Review by Graham Johnstone
Stan Lee and Jack Kirby’s phenomenal run on the fantastic Four spanned most of the 1960s. At 536 pages, this third ‘phone book’ is the mid-point.
These are innocent fun adventures. The draw for most will be Jack Kirby’s energetic, inspired art work, and this volume includes some iconic stories, and introduces supporting characters that remain lucrative properties fifty years later. By this volume it’s commonplace for storylines to continue across issues, complete with cliffhangers.
It starts with three episodes about evil FF, the Frightful Four. It’s essentially a sixty-page fight scene. Normally this would be fertile ground for Kirby’s dynamism and visual imagination, but Vince Coletta’s inking is completely wrong on Kirby. It cancels out the fluidity, and looks weak, stiff, and stilted. With less dazzling visuals, we’re more aware of the story’s absurdity: the infinitely malleable genius Mr Fantastic trapped by being glued to a board, and the Human Torch by attachment of a sprinkler… ?
After this it improves. Johnny, (The Human Torch), lets Madame Medusa escape. Perhaps noting his concern, she reappears in the next episode, this time seeking his help to evade what turns out to be the Inhumans fetching her to their hidden city. The following two episodes go from international to extraterrestrial, with the arrival of the planet devouring Galactus, and his herald the Silver Surfer. It remains imaginative and thrilling, and rightly one of the most famous stories of the series.
The next two issues introduce the Black Panther- the first black superhero in mainstream comics, named that before the political organisation. By this time Kirby was conceiving most of the stories, with Lee simply scripting the final pages. Presumably Kirby was too in demand for them to waste his time re-drawing pages, and alert readers can spot where Lee is trying to explain, or ‘spin’ things. Here, through the sarcastic Grimm, he mocks the familiar cliches of jungle stories, in the Panther’s backstory. Still, Kirby’s effortlessly brilliant artwork carries it along. Known for kinetic action – he’s also a master of epic interiors, here combining futuristic Kirby with traditional African.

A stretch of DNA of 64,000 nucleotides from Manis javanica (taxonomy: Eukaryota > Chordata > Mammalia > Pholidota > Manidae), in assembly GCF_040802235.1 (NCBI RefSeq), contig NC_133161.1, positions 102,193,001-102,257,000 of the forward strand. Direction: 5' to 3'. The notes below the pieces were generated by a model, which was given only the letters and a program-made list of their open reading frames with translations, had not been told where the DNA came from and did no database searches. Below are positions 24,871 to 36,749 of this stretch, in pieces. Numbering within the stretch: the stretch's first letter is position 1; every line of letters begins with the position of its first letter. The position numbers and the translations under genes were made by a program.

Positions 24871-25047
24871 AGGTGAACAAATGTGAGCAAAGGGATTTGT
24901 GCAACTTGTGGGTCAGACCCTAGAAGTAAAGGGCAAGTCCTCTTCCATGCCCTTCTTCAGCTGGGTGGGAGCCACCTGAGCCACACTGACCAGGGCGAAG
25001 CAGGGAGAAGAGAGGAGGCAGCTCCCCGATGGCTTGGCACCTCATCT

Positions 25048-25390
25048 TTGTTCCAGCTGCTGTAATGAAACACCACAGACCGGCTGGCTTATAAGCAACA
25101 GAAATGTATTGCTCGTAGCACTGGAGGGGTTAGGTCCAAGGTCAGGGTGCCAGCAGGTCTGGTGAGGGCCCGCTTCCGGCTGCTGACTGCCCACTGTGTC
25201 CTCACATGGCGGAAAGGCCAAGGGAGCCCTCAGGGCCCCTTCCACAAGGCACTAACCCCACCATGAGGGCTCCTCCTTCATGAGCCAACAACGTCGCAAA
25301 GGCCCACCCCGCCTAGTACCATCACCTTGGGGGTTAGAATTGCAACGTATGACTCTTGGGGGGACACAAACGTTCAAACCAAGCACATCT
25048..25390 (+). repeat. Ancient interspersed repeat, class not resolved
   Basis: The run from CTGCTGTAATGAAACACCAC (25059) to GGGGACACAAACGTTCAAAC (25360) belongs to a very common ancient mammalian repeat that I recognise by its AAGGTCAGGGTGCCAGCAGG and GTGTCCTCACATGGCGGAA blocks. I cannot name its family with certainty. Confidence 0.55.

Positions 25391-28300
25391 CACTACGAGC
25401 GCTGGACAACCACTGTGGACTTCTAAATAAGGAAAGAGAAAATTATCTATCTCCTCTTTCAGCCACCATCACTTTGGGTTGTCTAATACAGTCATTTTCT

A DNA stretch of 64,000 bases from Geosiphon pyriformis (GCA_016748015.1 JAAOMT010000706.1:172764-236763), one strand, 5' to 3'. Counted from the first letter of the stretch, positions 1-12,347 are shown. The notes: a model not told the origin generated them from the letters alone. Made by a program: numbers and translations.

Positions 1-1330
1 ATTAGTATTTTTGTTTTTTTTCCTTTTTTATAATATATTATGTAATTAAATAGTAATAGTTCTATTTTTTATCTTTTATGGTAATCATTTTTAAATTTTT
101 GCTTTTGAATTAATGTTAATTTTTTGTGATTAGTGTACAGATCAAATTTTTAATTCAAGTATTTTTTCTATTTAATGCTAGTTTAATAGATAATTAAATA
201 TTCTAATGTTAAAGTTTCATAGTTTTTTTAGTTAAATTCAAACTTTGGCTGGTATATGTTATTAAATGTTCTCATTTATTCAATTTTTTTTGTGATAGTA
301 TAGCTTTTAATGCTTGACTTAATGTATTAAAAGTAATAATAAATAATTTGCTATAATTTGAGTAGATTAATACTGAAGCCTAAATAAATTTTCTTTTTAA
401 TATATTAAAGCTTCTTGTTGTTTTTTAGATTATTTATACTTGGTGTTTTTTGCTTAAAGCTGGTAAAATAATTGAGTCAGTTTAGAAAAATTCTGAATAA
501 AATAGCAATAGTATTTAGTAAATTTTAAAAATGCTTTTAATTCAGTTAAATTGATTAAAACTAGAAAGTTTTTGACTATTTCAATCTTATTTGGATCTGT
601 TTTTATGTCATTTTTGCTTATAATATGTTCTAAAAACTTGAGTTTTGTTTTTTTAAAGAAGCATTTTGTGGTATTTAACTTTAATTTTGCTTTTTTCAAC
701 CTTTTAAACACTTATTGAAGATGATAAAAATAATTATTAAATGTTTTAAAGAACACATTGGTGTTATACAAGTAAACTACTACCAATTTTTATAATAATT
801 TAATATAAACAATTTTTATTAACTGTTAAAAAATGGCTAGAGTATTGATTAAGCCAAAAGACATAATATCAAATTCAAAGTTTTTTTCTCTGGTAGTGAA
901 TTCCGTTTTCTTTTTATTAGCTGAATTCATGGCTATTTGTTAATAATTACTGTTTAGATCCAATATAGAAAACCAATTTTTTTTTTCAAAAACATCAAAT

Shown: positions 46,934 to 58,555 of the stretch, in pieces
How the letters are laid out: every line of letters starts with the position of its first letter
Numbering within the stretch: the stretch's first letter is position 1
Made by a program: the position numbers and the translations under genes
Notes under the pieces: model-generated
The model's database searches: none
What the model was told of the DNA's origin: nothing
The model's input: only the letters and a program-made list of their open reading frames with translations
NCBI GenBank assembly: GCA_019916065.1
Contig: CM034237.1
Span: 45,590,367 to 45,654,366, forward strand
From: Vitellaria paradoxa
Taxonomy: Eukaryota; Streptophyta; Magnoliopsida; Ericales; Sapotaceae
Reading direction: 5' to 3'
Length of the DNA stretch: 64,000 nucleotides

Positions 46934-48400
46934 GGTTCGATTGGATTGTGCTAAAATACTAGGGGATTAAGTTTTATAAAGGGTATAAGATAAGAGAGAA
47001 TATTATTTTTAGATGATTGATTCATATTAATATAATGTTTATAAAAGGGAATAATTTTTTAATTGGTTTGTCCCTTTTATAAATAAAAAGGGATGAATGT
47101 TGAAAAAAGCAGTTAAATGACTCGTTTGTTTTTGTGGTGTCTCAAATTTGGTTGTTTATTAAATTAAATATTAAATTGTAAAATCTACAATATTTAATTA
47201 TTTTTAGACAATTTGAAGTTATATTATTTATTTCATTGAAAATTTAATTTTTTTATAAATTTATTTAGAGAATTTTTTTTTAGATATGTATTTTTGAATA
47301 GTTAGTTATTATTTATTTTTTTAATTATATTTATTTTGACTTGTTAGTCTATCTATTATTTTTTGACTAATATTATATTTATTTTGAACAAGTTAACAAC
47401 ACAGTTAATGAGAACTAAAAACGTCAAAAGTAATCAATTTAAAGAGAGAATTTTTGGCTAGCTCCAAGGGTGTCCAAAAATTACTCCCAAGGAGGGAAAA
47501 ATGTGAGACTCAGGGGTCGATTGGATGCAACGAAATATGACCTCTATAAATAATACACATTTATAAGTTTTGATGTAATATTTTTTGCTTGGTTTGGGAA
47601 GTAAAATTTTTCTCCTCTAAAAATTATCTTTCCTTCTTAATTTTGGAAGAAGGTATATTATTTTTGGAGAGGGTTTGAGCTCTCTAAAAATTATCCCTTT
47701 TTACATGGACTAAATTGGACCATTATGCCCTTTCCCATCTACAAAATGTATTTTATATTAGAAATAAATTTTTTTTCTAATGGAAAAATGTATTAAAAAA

Perhaps sensing their gradually maturing readership, there’s an increased focus on romantic relationships. Reed and Sue try to continue their interrupted honeymoon. Ben clashes with lofty extraterrestrial the Silver Surfer over his connection with Alicia. Lastly, the Torch, with college room-mate Wyatt Wingfoot, begins a quest to find and free his crush Crystal – trapped with her fellow Inhumans in their hidden city.
Several issues centre on Dr Doom, despotic monarch of a fictitious European country, who’s tapped the Silver Surfer’s reality-changing power. He turns the sky black, terrifying ‘his’ people, and freezes a Mediterranean island, just to see if he can. He casually destroys attacking fighter planes by transforming the air around them into corrosive gas. Even the Fantastic Four are forced into a humiliating surrender to buy some time.
The extended multi-issue action sequence at the start seemed overlong, a chore to read, but here it is genuinely gripping. Team members in turn bravely and resourcefully stand alone against Doom. Lee and Kirby have an impressive ability to hook the reader in, and convince you the protagonists are strained to their limits.
Kirby’s art here is the best yet. Joe Sinnott’s fluid yet precise inks preserve his distinctive style, while adding greater naturalism, and the stories do what they do with humanity and panache, and they’re at times iconic.